Stage Five: Fear - It can be scary to begin a new life with no compass to help navigate unchartered waters, especialy if we feel there is no one to turn to for help. We often fear he is homosexual, bi-sexual, or transsexual. We have fears of the unknown, because there are so few resources to explain what is happening in a relationship with a cross dresser.

Stage Six: Transition - We begin to work through the confusion and distress. We seek information and begin to see choices for our life ahead.

Stage Seven: Transformation - There comes a time when we start to shift our thinking, examine our situation and resolve to embrace this passage into a new phase of life.

Stage Eight: Acceptance - A choice has been made, to stay, compromise or to leave, and we begin to get our feet back on the ground. One may find it helpful to write a letter to your partner expressing forgiveness for the betrayal or any wrong that may have occured. Once it is written, you can give it to them, throw it away, burn it, etc. This is an excerise to bring about one's own peace of mind.

ALL THE JOY YOU CAN STAND  Debrena Jackson Gandy, Crown Publishers, 2000.

THE FOUR AGREEMENTS Don Miguel Ruiz, Amber-Allen Publishing, 1997.  To order visit:  www.amberallen.com

7 SECRETS OF SUCCESSFUL CROSSDRESSING: TURNING PERCEPTIONS INSIDE OUT Lacey Leigh, Double Star Press, 2003. To order visit: www.laceyleigh.com


THE LANGUAGE OF LETTING GO  Melody Beattie, MJF Books, New York 1990

TRANSITIONS: MAKING SENSE OF LIFE'S CHANGES  William Bridges, Addison-Wesley Publishing Company, New York 1993

Lucia Capacchione, Newcastle Publishing Company, North Hollywood, California 1989

LIVING ALONE AND LOVING IT  Barbara Feldon, Fireside, New York 2003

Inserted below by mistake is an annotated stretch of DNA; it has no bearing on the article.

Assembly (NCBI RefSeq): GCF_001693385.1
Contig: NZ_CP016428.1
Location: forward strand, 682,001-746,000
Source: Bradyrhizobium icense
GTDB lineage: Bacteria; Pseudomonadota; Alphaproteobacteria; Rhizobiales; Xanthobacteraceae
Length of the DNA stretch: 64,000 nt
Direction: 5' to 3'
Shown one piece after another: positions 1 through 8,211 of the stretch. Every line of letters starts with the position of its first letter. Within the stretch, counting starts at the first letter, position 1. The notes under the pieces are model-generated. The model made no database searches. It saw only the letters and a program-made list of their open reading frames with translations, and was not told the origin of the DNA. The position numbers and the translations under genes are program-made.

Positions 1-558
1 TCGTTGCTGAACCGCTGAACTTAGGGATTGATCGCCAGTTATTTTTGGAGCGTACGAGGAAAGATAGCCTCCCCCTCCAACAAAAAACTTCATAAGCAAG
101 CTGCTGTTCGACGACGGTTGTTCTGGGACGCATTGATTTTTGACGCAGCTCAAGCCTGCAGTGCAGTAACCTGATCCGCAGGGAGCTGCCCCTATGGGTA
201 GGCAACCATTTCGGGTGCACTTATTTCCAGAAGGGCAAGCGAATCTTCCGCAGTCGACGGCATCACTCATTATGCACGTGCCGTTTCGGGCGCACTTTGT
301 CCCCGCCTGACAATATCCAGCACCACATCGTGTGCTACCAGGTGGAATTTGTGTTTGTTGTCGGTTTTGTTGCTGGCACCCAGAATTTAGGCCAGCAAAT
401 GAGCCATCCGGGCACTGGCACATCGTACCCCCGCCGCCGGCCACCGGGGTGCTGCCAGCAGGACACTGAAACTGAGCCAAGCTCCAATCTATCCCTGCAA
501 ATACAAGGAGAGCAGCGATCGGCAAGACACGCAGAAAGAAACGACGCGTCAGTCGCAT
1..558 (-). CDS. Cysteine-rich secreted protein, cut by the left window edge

THE ART OF HAPPINESS: A HANDBOOK FOR LIVING  His Holiness the Dali Lama and Howard C. Cutler, M.D., Riverhead Books, New York 1998

LIES AT THE ALTER: THE TRUTH ABOUT GREAT MARRIAGES  Dr. Robin L. Smith, Hyperion, New York 2006.  To order, call 1-212-456-0133

A PRACTICAL SPIRITUAL GUIDE TO HAPPINESS  Dannel I. Schwartz with Mark Hass, Jewish Lights Publishing, Woodstock, Vermont 1996.  To order, call 1-802-457-4000 or visit www.jewishlights.com

Lacey Leight (2003)

"The closet is a place we can no longer live within and must learn how to live without." (p.71)

"Folks, it absolutely incomprehensible that anyone wouldn't tell a spouse. They have the right to know." (p.97)

"Opting for honesty with your spouse can be a wife-altering experience." (p.98)

"I hadn't bothered to tell my bride about my prior crossdressing out of fear she would reject me...I truly believed my crossdressing would go away." (p.99)

"...the intitial denial became a habit of deceit." (p.99)

"... some crossdressers can justify concealing their very essence... they are concerned about their marriages, fearful of the consequences, and wishfully believing that they can continue to lead a double life." (p.100)

"The constant and long-term damage... from buliding and maintaining a barrier of lies, half-truths, and secrecy in what should otherwise be an open, trusting relationship will inevitably take its toll." (p.100-101)

"You will benefit from setting your marriage as a first priority, because when mama ain't happy, ain't nobody happy!" (p.101)

Sooner or later, a wife will discover that her husband has been lying to her. Let's not sugar coat it by claiming that 'choosing not to reveal' is anything but a purposeful deception and a cowardly one at that." (p.101)

"It's common for a wife to blame herself as if she were 'not woman enough' for you." (p.106)

"The solution to each [of a wife's] concerns is a combination of honesty, patience, love, and enlightenment. Just be sure to include her needs and wishes in that solution." (p.107)

"Acknowledge she has every right to feel a betrayal of trust. Because that will be one of her first thoughts, along with 'What else hasn't he told me?' The trust issue is a biggie... You owe her the truth." (p.107)

"Remember, she may see this as the end of her fairy tale dream." (p.114)